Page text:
N.J. Comptroller’s Office tells Hudson County to halt $13.5M contract for services at jail


The New Jersey Comptroller’s Office is telling Hudson County to halt a $13.5 million contract awarded for healthcare services at their correctional facility in Kearny, asserting that a fair, open bidding process was not procured.

New Jersey Acting Comptroller Kevin Walsh. Screenshot via Zoom.

By John Heinis/Hudson County View

“As part of OSC’s statutorily established oversight, OSC has repeatedly advised the County how to properly procure the services, but the County has failed to comply and has refused to follow OSC’s directive that the county report how it will comply with New Jersey’s procurement laws,” the comptroller’s office said in a statement.

In a letter from Acting New Jersey Comptroller Kevin Walsh to County Counsel Donato Battista today, said that the county circumvented transparency and public bidding requirements when it didn’t advertise the opportunity to bid, invited a few hand-picked firms to apply, and improperly entered into private negotiations with the preferred vendor – which is Wellpath even though he didn’t mention them by name.

Since December 2023, Hudson County has repeatedly disregarded OSC’s directive to submit a corrective action plan to procure the services using a competitive, publicly advertised process, as the law requires, Walsh asserted.

OSC’s letter directed the county to submit this plan within five days.

Additionally, their review also found that Hudson County had used an improper procurement process in 2018 when it procured services from the prison healthcare management company named Wellpath.

The county renewed Wellpath’s contract year after year, without advertising, resulting in an expenditure of over $39.5 million over five years.

Walsh also sent a separate letter to the state’s top leaders: Gov. Phil Murphy, Senate President Nick Scutari (D-22), and Assembly Speaker Craig Coughlin (D-19) notifying them of the situation.

“The [Local Public Contracts Law] LPCL was enacted to benefit New Jersey taxpayers and instill trust that public officials are making well-reasoned and unbiased decisions that serve the public good,” Walsh wrote.

“Disregarding important public bidding requirements, as the County has done here, threatens to erode public confidence in the public bidding laws and their use by local officials.”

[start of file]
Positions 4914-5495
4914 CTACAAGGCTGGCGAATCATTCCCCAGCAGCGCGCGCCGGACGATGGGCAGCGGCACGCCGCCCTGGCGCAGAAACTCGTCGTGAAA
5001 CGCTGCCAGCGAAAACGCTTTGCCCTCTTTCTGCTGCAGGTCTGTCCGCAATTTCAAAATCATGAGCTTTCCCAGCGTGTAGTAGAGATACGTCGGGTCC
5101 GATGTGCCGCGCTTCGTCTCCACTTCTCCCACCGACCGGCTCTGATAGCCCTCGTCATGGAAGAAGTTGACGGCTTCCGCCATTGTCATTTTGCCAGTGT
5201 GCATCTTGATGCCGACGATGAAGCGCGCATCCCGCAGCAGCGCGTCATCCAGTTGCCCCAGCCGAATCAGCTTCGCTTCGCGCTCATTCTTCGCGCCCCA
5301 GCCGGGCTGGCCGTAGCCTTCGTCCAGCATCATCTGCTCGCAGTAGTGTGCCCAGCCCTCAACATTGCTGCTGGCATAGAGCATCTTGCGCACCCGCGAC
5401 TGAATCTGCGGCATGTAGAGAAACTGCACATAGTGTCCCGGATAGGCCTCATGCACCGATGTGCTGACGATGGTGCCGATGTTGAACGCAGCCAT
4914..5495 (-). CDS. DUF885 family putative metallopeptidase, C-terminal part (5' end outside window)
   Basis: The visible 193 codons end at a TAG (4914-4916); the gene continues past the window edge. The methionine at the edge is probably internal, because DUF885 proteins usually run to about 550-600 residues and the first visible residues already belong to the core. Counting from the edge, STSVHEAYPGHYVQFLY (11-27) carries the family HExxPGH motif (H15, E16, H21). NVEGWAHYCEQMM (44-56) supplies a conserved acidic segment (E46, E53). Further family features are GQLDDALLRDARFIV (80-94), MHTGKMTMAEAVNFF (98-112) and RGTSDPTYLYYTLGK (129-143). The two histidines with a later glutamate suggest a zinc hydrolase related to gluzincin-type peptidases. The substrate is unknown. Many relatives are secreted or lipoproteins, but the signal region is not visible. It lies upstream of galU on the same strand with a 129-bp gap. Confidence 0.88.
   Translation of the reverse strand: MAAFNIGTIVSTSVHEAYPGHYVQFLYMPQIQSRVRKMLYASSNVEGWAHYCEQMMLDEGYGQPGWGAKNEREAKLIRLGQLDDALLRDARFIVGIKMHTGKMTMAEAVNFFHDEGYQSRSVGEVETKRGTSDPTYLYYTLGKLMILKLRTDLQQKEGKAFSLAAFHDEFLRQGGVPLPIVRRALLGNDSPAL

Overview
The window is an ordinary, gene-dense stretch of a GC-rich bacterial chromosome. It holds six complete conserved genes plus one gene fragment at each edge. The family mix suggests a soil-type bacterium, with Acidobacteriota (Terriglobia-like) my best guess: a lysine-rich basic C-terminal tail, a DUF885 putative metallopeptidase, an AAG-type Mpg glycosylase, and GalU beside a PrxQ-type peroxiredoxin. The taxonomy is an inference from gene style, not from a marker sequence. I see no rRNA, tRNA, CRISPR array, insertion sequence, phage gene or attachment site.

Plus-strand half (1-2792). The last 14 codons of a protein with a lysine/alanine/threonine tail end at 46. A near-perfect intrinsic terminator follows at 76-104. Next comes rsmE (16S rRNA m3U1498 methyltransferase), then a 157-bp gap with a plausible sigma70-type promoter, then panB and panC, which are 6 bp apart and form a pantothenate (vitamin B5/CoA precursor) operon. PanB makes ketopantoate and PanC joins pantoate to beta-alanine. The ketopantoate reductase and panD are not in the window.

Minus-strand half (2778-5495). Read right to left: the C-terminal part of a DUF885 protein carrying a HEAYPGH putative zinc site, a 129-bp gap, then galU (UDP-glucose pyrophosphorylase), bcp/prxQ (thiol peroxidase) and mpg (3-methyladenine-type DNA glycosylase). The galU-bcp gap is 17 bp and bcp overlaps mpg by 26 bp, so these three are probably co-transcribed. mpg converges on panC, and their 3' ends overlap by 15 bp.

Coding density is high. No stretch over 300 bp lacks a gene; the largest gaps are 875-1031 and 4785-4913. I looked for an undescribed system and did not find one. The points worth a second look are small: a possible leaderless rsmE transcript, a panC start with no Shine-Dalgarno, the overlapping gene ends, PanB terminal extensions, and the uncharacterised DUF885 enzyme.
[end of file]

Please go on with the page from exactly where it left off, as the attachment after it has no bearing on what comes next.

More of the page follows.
Mark Cygan, a spokesman for Hudson County Executive’s Craig Guy’s office, said that they have always been cooperative and transparent with the comptroller’s office and they have declined to seek a joint ruling from the appellate court.

“Hudson County has always been fully cooperative and transparent in its interactions with the Comptroller’s Office. The County has provided hundreds of pages of documents and gave timely responses to requests for additional information. From 2019-2023, pursuant to law the County awarded a series of one-year professional services contracts to Wellpath, each time notifying the Comptroller’s Office,” he said in a statement.

“And each time, the County received no objection or even any response at all from the Comptroller’s Office. We realize that there is a good faith difference of opinion regarding the proposed contract and have consistently offered to jointly seek a ruling from the Appellate Division, an offer which the Comptroller’s Office rejected since 2018. The Comptroller’s inaction and continued non-responsiveness threatens the health and well-being of Hudson County inmates and the County’s ability to provide constitutionally mandated services. If there is a lack of transparency here, it’s coming from the Comptroller’s Office.”

In Walsh’s letter to Battista, he shed some light on what has been happening in the courts in relation to this matter.

“In January 2019, the County filed a complaint against OSC in the Chancery Division, Hudson County, seeking a declaratory judgment whether its 2018 Procurement complied with the LPCL,” he wrote.

“The case was later transferred to the Appellate Division, which dismissed it because the Court found the County failed to assert a concrete claim against OSC.”

Furthermore, the OSC contends that Hudson County disregarded OSC’s statutorily established oversight and submitted the procurement in November 2023, two months after proposals had already come in, and the lowest bid exceeded $12.5 million.

By law, if a contract is valued at $12.5 million or more, the local government is required to submit it to OSC for review and approval at least 30 days before beginning the procurement process.

This is the fourth Hudson County investigation revealed by the comptroller in the past year.

In March 2023, they asserted that Bayonne ignored a public records request and subpoena related to the sale of Marist High School, claiming in May that NJCU “likely violated federal law” by improperly allocating $14 million in COVID-19 funds, and, in October, stating that West New York’s union contracts don’t comply with sick leave rules.

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